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Sept. 25

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  • russophile2002
    +PAX Prayers, please, for Mabel, terminal cancer and hospitalized with sepsis, as well as for Elizabeth, her daughter, who is losing the last of her family.
    Message 1 of 1 , Sep 25, 2003
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      Prayers, please, for Mabel, terminal cancer and hospitalized with
      sepsis, as well as for Elizabeth, her daughter, who is losing the
      last of her family. Prayers, too, for Chrissy and Tim. Their baby,
      Peter, lived only 12 hours and they had just five minutes with him
      before he went back to God. God's will is best. All is mercy and
      grace. These are both always true, even on days like today, when it
      is hard to type them. Thanks so much! JL

      January 25, May 26, September 25
      Chapter 7: On Humility

      Holy Scripture, brethren, cries out to us, saying,
      "Everyone who exalts himself shall be humbled,
      and he who humbles himself shall be exalted" (Luke 14:11).
      In saying this it shows us
      that all exaltation is a kind of pride,
      against which the Prophet proves himself to be on guard
      when he says,
      "Lord, my heart is not exalted,
      nor are mine eyes lifted up;
      neither have I walked in great matters,
      nor in wonders above me."
      But how has he acted?
      "Rather have I been of humble mind
      than exalting myself;
      as a weaned child on its mother's breast,
      so You solace my soul" (Ps. 130:1-2).


      Hence, brethren,
      if we wish to reach the very highest point of humility
      and to arrive speedily at that heavenly exaltation
      to which ascent is made through the humility of this present life,
      we must
      by our ascending actions
      erect the ladder Jacob saw in his dream,
      on which Angels appeared to him descending and ascending.
      By that descent and ascent
      we must surely understand nothing else than this,
      that we descend by self-exaltation and ascend by humility.
      And the ladder thus set up is our life in the would,
      which the Lord raises up to heaven if our heart is humbled.
      For we call our body and soul the sides of the ladder,
      and into these sides our divine vocation has inserted
      the different steps of humility and discipline we must climb.

      REFLECTION

      Today we begin St. Benedict's exhaustive treatment of humility.
      Humility and obedience are so closely linked that it is virtually
      impossible to speak of one without adding the other. Since both are
      essential Benedictine virtues, it is easy to say that there is no
      such thing as a holy Benedictine who has not climbed or is not
      climbing this ladder. I have never known a holy monk who was not
      humble, in fact, it was usually their most outstanding trait.

      A lot of this chapter will grate on modern ears. I will be the first
      to admit that some people need assertiveness training. However, in my
      experience, most of us do not. Most of us manage to be assertive on a
      daily- even hourly- basis without much difficulty.

      Remember, too, that modern psychology is a science which, like all
      science, is limited to observable data. Hence, it is not surprising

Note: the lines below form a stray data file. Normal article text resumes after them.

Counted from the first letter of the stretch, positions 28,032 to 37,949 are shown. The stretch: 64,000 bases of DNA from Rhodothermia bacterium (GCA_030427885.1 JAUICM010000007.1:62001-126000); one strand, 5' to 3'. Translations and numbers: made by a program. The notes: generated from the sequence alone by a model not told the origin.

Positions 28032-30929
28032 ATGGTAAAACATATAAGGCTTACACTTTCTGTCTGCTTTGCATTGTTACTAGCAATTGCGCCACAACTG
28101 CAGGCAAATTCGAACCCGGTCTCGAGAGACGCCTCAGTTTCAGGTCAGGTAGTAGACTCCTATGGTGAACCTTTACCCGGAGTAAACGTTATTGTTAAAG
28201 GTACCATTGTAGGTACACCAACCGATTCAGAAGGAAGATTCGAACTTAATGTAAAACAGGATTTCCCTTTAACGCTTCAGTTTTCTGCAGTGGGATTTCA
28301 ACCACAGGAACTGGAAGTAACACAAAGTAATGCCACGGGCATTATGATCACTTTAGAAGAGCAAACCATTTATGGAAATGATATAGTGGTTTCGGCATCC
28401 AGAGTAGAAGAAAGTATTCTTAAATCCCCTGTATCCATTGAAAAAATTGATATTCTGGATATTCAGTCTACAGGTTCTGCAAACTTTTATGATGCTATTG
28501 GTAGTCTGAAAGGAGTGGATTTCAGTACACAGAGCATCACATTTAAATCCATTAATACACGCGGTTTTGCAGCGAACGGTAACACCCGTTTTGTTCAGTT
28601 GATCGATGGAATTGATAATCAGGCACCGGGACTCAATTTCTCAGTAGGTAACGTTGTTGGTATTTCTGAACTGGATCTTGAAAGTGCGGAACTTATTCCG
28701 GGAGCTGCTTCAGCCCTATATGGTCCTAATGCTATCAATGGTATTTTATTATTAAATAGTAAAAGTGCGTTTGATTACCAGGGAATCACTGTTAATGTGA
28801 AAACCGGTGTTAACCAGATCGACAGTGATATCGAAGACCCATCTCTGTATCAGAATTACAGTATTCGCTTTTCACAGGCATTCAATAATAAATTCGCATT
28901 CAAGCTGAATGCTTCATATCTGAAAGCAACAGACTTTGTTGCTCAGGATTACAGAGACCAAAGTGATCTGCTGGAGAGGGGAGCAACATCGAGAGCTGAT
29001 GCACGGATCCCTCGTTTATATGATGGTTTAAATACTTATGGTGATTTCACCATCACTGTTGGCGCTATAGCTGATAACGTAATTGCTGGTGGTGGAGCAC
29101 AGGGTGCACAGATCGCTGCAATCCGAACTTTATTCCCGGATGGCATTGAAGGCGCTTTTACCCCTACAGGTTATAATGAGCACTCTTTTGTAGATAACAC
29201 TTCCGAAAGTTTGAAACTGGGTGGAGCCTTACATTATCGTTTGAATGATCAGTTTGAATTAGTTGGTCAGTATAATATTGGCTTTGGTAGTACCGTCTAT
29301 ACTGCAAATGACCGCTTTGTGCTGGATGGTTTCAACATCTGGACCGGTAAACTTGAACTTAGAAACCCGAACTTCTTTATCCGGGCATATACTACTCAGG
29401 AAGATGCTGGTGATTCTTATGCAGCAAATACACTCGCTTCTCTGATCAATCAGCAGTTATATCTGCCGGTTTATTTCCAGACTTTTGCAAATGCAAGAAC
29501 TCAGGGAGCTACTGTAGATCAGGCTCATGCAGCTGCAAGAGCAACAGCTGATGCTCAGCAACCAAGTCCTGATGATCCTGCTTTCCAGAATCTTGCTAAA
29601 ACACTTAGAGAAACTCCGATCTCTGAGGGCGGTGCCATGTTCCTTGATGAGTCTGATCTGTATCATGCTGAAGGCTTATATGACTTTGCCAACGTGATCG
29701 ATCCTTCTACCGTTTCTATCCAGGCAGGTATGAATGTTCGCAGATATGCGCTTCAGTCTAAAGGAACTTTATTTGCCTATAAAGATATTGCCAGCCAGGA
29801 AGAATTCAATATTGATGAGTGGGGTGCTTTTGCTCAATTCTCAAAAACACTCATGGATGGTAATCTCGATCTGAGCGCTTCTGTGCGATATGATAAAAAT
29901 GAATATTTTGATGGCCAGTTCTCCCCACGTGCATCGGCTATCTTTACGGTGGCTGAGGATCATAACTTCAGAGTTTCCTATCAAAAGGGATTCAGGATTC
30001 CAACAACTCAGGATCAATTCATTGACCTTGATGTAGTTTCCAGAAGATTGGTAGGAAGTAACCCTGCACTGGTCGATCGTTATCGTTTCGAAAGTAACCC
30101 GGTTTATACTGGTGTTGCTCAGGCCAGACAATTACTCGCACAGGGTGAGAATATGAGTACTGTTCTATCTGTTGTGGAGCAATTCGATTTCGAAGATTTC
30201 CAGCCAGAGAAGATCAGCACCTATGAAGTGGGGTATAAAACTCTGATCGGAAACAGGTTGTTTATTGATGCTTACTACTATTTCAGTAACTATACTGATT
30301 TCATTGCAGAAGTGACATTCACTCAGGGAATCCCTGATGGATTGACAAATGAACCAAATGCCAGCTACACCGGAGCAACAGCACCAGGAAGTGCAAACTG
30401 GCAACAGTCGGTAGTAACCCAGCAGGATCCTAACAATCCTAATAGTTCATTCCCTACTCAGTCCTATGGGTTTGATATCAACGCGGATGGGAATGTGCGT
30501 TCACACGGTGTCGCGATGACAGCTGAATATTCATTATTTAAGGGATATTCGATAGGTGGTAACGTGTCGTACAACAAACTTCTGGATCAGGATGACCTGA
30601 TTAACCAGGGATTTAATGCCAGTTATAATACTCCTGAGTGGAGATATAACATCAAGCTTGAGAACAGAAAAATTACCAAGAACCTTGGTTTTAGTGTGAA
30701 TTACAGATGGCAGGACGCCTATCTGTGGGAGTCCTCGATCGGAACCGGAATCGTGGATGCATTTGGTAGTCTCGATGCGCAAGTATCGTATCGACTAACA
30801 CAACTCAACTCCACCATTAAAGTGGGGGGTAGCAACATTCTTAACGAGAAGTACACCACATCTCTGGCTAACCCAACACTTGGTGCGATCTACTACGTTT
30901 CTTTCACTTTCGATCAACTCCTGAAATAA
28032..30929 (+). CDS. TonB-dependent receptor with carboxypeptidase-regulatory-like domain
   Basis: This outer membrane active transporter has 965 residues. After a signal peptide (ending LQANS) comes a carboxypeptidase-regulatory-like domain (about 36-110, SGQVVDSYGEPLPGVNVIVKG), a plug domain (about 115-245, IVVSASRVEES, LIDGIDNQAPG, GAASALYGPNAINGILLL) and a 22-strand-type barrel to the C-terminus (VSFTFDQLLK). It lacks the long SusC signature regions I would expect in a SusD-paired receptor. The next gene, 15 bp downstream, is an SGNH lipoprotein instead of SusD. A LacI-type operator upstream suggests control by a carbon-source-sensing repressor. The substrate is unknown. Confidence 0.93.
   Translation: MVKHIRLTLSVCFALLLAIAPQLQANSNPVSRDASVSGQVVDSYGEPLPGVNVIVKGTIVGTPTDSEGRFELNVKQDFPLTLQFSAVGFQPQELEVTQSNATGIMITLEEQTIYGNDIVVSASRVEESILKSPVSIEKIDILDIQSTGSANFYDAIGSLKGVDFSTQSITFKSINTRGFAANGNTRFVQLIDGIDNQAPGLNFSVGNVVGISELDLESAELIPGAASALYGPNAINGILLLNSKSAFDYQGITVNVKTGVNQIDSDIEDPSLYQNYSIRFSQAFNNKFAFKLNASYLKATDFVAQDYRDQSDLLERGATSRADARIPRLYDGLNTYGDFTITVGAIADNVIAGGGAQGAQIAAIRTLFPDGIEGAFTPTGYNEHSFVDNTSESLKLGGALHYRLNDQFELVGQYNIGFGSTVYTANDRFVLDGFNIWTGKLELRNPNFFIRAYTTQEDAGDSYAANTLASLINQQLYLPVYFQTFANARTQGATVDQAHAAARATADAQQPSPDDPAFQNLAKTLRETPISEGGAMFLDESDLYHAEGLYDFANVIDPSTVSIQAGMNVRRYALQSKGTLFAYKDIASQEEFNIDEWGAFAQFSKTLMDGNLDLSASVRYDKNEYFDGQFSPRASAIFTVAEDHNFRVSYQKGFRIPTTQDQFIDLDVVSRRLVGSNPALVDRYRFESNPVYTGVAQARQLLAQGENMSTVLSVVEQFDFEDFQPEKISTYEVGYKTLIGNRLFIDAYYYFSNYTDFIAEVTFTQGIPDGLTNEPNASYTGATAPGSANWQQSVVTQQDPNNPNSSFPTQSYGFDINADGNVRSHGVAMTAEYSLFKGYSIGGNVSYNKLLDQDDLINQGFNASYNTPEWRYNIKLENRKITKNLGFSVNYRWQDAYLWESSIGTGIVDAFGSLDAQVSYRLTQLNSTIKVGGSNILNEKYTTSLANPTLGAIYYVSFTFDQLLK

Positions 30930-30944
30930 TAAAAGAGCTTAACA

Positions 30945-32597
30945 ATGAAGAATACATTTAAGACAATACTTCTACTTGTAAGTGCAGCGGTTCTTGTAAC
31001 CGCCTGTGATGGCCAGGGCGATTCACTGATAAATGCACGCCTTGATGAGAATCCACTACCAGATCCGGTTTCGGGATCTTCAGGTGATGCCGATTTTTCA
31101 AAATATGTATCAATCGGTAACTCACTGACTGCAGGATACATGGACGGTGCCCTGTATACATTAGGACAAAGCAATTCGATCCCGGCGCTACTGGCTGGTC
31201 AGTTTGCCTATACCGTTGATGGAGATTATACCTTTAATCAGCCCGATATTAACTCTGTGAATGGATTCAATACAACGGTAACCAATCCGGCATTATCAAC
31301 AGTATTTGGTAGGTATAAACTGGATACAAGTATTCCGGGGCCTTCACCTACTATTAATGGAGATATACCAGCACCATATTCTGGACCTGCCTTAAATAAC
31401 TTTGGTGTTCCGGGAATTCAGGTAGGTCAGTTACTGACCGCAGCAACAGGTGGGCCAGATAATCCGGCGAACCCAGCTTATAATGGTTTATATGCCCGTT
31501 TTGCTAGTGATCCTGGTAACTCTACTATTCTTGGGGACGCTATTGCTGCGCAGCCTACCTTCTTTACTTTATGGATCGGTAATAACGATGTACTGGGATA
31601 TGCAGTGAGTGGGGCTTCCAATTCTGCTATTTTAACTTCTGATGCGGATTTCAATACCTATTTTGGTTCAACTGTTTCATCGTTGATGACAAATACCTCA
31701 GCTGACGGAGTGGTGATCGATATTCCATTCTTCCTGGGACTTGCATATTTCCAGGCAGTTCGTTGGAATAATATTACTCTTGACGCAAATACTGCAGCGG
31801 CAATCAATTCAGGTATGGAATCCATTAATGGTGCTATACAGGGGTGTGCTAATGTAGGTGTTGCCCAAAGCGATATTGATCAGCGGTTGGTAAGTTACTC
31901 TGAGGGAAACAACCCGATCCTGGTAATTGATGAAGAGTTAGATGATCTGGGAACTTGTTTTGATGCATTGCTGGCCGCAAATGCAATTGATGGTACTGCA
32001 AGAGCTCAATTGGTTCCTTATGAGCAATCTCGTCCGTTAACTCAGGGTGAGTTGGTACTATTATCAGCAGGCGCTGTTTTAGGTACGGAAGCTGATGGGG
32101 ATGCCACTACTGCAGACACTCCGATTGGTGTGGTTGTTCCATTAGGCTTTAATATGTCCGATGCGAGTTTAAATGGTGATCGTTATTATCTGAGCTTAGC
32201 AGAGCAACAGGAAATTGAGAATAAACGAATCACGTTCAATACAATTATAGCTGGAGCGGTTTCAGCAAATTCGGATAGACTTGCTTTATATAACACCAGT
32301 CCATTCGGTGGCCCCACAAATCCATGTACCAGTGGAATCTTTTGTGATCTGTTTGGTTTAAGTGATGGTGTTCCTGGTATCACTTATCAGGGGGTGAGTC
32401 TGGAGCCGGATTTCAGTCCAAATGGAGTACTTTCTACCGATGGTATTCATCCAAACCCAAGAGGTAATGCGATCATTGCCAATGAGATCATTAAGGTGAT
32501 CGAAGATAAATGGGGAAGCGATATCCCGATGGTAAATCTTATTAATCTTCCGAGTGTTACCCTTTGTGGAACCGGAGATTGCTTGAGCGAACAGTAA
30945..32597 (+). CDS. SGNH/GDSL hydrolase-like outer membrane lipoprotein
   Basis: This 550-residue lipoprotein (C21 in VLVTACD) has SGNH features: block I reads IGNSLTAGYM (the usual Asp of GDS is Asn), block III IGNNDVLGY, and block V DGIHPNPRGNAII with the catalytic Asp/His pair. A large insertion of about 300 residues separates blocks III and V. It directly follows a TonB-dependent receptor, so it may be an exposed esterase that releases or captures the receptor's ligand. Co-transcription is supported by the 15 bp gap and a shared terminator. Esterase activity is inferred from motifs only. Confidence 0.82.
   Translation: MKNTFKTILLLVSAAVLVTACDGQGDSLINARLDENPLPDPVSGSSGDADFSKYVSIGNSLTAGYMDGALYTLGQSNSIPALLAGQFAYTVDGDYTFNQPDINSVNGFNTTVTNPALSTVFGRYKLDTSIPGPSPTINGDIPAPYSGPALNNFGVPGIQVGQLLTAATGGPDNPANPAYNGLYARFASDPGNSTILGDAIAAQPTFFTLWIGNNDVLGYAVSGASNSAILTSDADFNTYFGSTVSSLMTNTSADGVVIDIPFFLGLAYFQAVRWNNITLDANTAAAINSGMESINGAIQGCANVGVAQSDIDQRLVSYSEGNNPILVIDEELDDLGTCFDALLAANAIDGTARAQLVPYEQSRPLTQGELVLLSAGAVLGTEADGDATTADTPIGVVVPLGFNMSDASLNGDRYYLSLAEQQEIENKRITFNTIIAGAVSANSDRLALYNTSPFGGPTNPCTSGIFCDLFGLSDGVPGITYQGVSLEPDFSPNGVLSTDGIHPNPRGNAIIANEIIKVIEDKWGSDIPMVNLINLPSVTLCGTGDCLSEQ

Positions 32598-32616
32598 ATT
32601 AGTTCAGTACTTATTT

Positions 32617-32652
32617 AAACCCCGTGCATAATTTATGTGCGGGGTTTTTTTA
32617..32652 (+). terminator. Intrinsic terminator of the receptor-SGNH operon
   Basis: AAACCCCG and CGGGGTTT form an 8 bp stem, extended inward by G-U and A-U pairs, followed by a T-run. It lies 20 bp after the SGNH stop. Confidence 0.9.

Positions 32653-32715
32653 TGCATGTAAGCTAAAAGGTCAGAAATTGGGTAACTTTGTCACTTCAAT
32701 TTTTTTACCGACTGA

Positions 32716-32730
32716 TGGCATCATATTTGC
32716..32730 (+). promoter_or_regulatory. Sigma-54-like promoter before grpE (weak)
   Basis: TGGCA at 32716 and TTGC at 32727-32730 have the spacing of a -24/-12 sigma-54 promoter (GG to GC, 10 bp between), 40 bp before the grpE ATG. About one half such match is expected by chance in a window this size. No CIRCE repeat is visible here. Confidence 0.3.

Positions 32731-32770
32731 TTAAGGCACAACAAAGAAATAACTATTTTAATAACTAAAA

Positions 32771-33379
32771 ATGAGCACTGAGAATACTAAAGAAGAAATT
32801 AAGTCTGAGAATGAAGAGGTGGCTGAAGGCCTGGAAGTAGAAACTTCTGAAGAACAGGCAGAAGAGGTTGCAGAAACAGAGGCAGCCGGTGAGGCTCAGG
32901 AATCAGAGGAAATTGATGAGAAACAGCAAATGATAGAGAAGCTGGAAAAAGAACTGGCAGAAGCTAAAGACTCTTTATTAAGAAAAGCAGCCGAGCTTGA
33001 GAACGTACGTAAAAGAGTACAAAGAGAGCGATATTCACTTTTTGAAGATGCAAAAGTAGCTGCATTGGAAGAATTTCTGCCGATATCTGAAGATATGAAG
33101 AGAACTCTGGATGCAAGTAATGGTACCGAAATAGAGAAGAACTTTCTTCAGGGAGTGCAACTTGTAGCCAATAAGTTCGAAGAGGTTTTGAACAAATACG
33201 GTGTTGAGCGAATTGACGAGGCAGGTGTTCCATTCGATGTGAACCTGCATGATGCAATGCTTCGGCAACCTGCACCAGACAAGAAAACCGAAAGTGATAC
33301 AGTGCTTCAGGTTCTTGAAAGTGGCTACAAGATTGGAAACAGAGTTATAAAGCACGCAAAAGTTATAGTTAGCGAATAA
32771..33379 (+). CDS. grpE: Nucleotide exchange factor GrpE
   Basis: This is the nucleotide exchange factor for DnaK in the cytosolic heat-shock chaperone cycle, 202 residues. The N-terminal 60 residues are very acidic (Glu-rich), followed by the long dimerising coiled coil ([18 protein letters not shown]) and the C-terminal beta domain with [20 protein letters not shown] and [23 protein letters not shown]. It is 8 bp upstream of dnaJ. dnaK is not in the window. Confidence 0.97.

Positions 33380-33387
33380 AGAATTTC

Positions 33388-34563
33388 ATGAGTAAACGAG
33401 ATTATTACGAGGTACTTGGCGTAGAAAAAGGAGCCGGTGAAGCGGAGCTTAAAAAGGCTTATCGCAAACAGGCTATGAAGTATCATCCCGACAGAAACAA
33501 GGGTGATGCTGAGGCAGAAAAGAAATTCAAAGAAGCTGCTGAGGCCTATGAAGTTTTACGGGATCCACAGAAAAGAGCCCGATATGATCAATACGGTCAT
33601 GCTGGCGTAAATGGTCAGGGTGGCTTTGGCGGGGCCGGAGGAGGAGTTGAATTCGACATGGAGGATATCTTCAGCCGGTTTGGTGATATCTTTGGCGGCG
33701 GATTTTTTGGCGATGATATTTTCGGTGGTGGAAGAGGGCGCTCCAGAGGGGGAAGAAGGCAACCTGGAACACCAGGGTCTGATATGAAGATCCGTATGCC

that the generalities of psychology deal with relations between
      people and things. The catch here is that the humility St. Benedict
      speaks of is rooted in relationship of humans to God, a sphere in
      which psychology finds itself woefully out of its element.

      It can see some things amiss, but not all. It lacks the supernatural
      basis of faith, and this impedes it somewhat in this area. Balance,
      always balance. We will deal here with matters that can be assessed
      best with both faith and science, but never with one of them alone.

      A quickie on the Psalm quote today: "...neither have I walked in
      great matters, nor in matters above me." This is a favorite of
      Brother Patrick Creamer, my mentor. He has learned to do it quite
      well and in just 45 years or so!! (He'd laugh, too!) People can,
      alas, get sucked up by power, even in monasteries. There is very
      little difference from the secular workplace in this regard, which
      should point out to us that something is very wrong with the picture!

      There is another group, in both monastery and world, that is almost
      equally pathetic: the intriguers who think they are really involved
      with moving and shaking the movers and shakers. Sigh. Both of these
      groups are, let us face it, a sorry lot, surely to be pitied, but
      never to be emulated.

      Hey, what if they gave a power struggle and no one came? That's the
      idea folks! Pay no attention to such things at all, other than a bit
      of heartbreak for the poor losers who have missed the Bridegroom and
      married the Wedding March. No wonder they're frustrated!

      I speak as one who has been all too focused at many times on the
      monastic soap opera, its hand-wringing tempests in teacups. About
      many things, even most, we must learn simply not to care, not to
      trouble ourselves with matters too great, even though we may have to
      call them "great" with an inner, rueful chuckle.

      You will never have peace until you learn to leave all that alone, to
      distrust it for the empty and tragic charade that it truly is. And
      you will never get anywhere if you don't have peace. The road to that
      peace is humility and love, both effective vaccinations against the
      fatal and pathetic disease of power.

      Love and prayers,
      Jerome, OSB
      http://www.stmarysmonastery.org
      jeromeleo@...
      Petersham, MA
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